- East Coast GRC MP Cheryl Chan on the people who lack the opportunity to upgrade their skills
“I appeal to the Government and its agencies to make an additional effort to provide a better living and learning environment for the underprivileged children. In a knowledge-intensive future, these children will not stand a chance if they live in overcrowded flats with access to borrowed equipment, limited or slow connectivity, and minimal adult supervision and guidance. We may need to tighten our collaboration with the volunteer groups and private companies which are willing to sponsor and mentor these children as well.”
- Chua Chu Kang GRC MP Don Wee on the need to help children from disadvantaged households during COVID-19
Help those who fall through the cracks:
“They are often left on their own to deal with their unemployment and its many associated adverse effects. This is unlike those in lower-paying jobs who have benefited from the many government schemes. Specifically, many in this age group have high mortgages to pay, schooling children and elderly to look after. The challenge for them is not just to get any job, but one that gives them a minimal sustenance income.
"It is well and good to say: 'Go for training, upgrade your skills.' But realistically when you are in your 50s, 60s, with mounting bills and financial commitments, you don’t have the luxury of time and resources to pursue a new career. To them, such exhortations are meaningless slogans.”
- Yio Chu Kang SMC MP Yip Hon Weng on how the pandemic has created new vulnerable groups, such as middle-income retrenched workers with heavy financial commitments
“We want to make sure that Singaporeans and businesses who need help would not need to jump through hoops or wade through red tape to qualify for funding. For example, many staying in property with an annual value of more than S$21,000 but do not own the property and yet need some help, could not qualify for many of the COVID-19 support grants. Could MOF consider relaxing the criteria?”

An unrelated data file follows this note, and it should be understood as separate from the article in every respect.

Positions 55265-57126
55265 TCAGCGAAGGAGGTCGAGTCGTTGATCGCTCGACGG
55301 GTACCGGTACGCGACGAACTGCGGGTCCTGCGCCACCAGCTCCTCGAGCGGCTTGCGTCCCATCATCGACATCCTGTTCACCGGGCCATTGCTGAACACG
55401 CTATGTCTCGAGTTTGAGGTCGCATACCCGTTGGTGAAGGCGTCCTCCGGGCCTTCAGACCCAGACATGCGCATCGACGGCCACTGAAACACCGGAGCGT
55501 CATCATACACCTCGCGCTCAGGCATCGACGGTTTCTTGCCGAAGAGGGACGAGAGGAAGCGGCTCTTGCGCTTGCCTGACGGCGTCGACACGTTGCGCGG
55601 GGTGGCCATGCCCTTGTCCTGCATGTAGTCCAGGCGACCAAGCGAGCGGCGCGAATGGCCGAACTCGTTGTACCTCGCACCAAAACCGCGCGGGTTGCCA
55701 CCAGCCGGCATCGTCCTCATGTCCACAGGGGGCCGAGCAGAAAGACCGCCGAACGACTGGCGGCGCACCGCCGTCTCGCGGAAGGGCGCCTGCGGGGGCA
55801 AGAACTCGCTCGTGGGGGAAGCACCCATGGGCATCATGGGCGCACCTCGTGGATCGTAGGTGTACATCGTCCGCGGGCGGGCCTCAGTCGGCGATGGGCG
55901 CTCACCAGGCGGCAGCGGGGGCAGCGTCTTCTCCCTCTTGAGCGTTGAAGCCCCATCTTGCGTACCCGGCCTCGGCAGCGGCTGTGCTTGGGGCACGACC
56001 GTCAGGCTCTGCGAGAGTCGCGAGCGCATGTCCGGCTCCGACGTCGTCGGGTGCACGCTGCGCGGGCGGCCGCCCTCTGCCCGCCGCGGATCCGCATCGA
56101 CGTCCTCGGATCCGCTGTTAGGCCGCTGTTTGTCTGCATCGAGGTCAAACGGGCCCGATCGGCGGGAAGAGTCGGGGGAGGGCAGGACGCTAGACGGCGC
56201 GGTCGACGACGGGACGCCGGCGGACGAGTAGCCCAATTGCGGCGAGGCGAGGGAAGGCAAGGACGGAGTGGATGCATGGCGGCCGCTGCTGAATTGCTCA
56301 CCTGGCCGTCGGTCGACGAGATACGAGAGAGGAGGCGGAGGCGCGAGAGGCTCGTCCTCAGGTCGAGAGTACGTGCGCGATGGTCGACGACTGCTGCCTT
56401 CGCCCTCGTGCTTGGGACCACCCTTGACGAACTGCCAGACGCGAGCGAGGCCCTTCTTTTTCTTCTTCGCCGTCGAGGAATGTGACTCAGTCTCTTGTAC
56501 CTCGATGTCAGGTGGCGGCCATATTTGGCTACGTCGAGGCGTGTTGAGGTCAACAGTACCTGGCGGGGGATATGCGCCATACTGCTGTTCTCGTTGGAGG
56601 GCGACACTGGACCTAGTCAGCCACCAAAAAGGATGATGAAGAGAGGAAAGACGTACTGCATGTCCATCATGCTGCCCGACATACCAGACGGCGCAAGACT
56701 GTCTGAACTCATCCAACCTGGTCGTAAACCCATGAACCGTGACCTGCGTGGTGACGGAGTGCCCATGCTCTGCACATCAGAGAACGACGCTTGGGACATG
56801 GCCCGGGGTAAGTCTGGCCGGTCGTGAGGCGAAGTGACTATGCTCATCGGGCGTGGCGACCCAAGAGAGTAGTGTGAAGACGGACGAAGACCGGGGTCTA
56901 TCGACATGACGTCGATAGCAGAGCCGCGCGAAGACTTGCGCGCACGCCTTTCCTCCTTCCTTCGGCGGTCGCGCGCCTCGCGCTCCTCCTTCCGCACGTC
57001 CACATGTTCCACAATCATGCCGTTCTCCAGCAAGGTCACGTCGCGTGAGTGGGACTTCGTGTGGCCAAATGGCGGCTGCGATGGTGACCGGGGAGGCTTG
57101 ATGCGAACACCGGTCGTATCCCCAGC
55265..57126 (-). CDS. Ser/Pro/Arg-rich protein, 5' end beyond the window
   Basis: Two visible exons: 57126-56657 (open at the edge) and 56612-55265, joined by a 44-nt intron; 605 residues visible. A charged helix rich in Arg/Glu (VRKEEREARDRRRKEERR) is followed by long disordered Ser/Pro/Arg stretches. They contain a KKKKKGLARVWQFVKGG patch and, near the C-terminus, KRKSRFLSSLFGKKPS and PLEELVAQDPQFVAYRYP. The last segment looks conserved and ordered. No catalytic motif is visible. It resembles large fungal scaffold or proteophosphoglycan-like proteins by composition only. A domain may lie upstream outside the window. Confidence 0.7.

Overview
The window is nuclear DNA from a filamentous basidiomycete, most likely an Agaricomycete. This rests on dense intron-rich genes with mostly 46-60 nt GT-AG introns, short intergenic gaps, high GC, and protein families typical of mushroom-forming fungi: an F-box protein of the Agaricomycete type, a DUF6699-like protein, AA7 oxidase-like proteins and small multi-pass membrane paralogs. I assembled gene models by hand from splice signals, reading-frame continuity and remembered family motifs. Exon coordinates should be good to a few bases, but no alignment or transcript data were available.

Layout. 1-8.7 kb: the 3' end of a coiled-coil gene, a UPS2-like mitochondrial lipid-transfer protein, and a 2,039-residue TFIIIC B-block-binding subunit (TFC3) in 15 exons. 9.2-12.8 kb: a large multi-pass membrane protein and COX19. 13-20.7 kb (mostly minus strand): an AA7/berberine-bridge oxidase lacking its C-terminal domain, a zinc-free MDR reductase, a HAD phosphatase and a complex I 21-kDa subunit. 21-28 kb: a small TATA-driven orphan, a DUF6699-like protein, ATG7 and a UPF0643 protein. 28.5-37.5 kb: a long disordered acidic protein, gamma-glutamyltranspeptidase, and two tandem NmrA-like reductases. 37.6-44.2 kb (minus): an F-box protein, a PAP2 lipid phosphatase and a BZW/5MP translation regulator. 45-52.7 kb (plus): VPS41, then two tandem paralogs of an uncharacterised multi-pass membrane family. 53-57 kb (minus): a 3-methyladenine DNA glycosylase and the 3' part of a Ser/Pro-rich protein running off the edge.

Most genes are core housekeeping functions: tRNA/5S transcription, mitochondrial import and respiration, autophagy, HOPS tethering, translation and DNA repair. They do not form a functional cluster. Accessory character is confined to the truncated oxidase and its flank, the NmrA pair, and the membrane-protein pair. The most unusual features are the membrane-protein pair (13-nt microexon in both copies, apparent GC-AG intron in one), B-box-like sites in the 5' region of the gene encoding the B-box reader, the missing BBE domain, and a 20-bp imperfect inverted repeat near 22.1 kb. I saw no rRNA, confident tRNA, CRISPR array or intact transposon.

- West Coast GRC MP Ang Wei Neng also suggested that the Self-Employed Person Income Relief Scheme (SIRS) could be extended for another six months - the last S$3,000 quarterly payout is in October - but be calibrated so that those who are currently ineligible for the scheme could get a smaller amount of money.
Keep living cost affordable:
“Here I would like to be very clear that I am not for their own during of resources built up by the blood, sweat and tears of the generations who came before us. In fact just as DPM has mentioned, I believe in the need to exercise prudence when planning for the future. However, we need to acknowledge that the current weak economic environment requires sufficiently accommodative fiscal policy instead of contractionary fiscal policies such as raising taxes on consumption, which might in turn lower consumer spending. We should be focusing on policies that aim to stimulate and boost domestic demand and keep our economy growing.”
- Sengkang GRC MP Louis Chua on why Singapore should hold off on a planned Goods and Services Tax hike
Let’s not forget about the environment:
“Sustainability at the forefront of economic recovery should not be underestimated. The World Economic Forum has in fact called on all countries to pursue, and I quote, 'a great reset. A great commitment to build a fairer, more sustainable and more resilient future following the COVID crisis.' I can’t agree more - may I take the opportunity to ask the Government for an update on our efforts in the past seven to eight months since unity budget and for an assurance that Singapore is on track to meet our goals and timelines for the Paris Agreement (to cut emissions intensity by 36 per cent by 2030 from 2005 levels).”
- Hougang SMC MP Dennis Tan